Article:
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In light of these contradictions, what has Lourenço’s anti-corruption crusade accomplished exactly?
According to international and Angolan observers, such as the famous journalist and activist Rafael Marques, it has put an end to a system of institutionalised corruption, thereby improving the quality of governance in the country, including in provinces where many officials have gone to prison for their misdeeds. “What we’re seeing is a very slow, almost hesitant institutionalisation of anti-corruption measures,” Marques said. He argues that judges, police officers and society as a whole must also do their part to help maintain this new form of governance over the long term.
The MPLA under scrutiny
In spite of its chaotic rollout, the anti-corruption drive is already having an impact on society. While the government is taking a growing number of former ministers, senior officials and local leaders to court (generally in a proper way), the media has increased its coverage of the manifold corruption cases being unearthed.
Meanwhile, on social media, whistleblowers are reporting corruption right and left, running the risk of going too far and engaging in media lynching and mudslinging. With the taboo surrounding corruption finally lifted, it is as though Angolan society has become hypersensitive to the issue, opening the floodgates to all sorts of claims.
“President Lourenço’s anti-corruption efforts are simultaneously a great success and a patent failure,” said Alex Vines, an Angola expert and Africa programme director at the British think tank Chatham House. “They’re a success in that they’ve brought many high-profile individuals to justice. But they’re a failure in that the process is arbitrary and focused on the former president’s supporters and networks.”
The president’s party has had a hand in destroying Angola. For now, JLo is able to accommodate both sides, but the situation is untenable in the long run. Eventually, he’ll have to choose between Angola and the MPLA. –Luaty Beirão, rapper and civil society figure
Given the country’s history and Dos Santos’s legacy, could things have gone any other way? The question continues to be debated in Luanda. Beyond the division of society into pro- and anti-Lourenço camps, it is hard to ignore the tight spot in which the president finds himself, one that explains his crusade’s failures.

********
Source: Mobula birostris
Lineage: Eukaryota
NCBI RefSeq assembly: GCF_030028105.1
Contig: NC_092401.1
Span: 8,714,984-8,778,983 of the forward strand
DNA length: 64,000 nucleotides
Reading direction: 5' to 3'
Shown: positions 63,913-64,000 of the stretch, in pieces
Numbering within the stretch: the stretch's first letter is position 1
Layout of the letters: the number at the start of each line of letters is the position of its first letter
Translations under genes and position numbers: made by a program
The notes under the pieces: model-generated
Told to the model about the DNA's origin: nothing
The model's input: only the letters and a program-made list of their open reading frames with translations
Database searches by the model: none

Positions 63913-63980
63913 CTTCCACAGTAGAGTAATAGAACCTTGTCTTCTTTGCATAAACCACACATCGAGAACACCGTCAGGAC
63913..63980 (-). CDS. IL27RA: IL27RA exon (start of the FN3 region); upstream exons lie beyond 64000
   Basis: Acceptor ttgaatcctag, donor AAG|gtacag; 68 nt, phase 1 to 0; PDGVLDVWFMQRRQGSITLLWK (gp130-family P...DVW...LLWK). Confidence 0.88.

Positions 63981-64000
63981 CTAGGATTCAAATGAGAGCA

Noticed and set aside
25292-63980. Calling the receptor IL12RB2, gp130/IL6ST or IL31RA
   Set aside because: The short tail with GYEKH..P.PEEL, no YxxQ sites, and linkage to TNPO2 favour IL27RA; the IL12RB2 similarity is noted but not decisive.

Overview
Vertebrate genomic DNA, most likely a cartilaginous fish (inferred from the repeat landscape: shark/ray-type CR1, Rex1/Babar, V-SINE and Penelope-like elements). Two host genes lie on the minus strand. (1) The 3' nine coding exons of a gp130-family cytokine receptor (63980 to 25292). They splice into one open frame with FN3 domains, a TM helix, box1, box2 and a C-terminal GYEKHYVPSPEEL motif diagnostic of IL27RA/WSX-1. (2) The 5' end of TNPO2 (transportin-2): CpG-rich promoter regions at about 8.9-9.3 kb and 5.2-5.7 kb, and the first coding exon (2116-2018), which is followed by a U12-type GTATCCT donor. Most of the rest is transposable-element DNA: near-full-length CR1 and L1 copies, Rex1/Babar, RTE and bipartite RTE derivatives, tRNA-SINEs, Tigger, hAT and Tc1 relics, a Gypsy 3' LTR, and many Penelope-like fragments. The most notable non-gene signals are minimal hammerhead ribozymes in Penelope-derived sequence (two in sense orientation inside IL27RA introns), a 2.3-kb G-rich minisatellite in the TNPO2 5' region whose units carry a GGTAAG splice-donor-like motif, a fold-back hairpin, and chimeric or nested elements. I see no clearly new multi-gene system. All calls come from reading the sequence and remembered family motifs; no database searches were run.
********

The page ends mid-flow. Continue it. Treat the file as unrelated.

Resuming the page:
In declaring war against opaque practices, conflicts of interest and corruption, JLo has essentially called into question the way the country and his party have been run for several decades – a system set up and cultivated by his predecessor.
This same system has benefited Lourenço, just as a vast majority of the MPLA’s senior members, whether in a lawful, unreasonable or unlawful manner, making it difficult for party officials to renounce the past and overcome their reluctance to change. If Lourenço is too hardline in his crusade, he may find himself with no allies or with too many enemies in his own camp. But if he is too lax, he can expect to incur the wrath of the opposition, the public and the international community.
Genuine desire or complete sham?
It is easy to see why the anti-corruption drive scares the MPLA more than the Angolan public. Is Lourenço genuine in his desire to make a clean slate of the past? If this is the case, then no one is untouchable and the party could implode, which would, paradoxically, endanger the president’s future.
Or is he merely playing pretend? In this scenario, every party comrade, including the biggest beneficiaries of the Dos Santos era, has a certain amount of leeway as long as the sham isn’t revealed as such.
For many observers, Lourenço’s anti-corruption efforts have created a dilemma. This is a point brought up by Luaty Beirão, a rapper and civil society figure who has spearheaded youth protest movements in the country: “The president’s party has had a hand in destroying Angola. For now, JLo is able to accommodate both sides, but the situation is untenable in the long run. Eventually, he’ll have to choose between Angola and the MPLA.”